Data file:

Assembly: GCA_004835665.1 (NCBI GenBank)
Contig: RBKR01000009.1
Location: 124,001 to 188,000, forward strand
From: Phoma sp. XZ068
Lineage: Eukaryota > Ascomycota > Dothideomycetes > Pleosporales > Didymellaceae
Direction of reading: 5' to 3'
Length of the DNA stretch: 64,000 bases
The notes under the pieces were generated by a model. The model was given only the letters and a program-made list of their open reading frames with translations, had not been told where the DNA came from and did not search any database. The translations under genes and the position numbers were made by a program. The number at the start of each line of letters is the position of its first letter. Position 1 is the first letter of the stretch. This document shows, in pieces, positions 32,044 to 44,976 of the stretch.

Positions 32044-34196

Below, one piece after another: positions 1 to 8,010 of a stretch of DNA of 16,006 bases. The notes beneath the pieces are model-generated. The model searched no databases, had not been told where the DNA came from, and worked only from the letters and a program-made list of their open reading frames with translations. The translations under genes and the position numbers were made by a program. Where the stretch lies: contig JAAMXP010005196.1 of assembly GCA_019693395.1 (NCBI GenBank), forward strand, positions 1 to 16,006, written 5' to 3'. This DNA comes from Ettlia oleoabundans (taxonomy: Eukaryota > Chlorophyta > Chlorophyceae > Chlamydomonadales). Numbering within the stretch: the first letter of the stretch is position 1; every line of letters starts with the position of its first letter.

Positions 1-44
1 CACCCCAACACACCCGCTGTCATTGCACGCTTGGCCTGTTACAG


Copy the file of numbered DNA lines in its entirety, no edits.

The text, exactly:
Assembly: GCA_004835665.1 (NCBI GenBank)
Contig: RBKR01000009.1
Location: 124,001 to 188,000, forward strand
From: Phoma sp. XZ068
Lineage: Eukaryota > Ascomycota > Dothideomycetes > Pleosporales > Didymellaceae
Direction of reading: 5' to 3'
Length of the DNA stretch: 64,000 bases
The notes under the pieces were generated by a model. The model was given only the letters and a program-made list of their open reading frames with translations, had not been told where the DNA came from and did not search any database. The translations under genes and the position numbers were made by a program. The number at the start of each line of letters is the position of its first letter. Position 1 is the first letter of the stretch. This document shows, in pieces, positions 32,044 to 44,976 of the stretch.

Positions 32044-34196

Below, one piece after another: positions 1 to 8,010 of a stretch of DNA of 16,006 bases. The notes beneath the pieces are model-generated. The model searched no databases, had not been told where the DNA came from, and worked only from the letters and a program-made list of their open reading frames with translations. The translations under genes and the position numbers were made by a program. Where the stretch lies: contig JAAMXP010005196.1 of assembly GCA_019693395.1 (NCBI GenBank), forward strand, positions 1 to 16,006, written 5' to 3'. This DNA comes from Ettlia oleoabundans (taxonomy: Eukaryota > Chlorophyta > Chlorophyceae > Chlamydomonadales). Numbering within the stretch: the first letter of the stretch is position 1; every line of letters starts with the position of its first letter.

Positions 1-44
1 CACCCCAACACACCCGCTGTCATTGCACGCTTGGCCTGTTACAG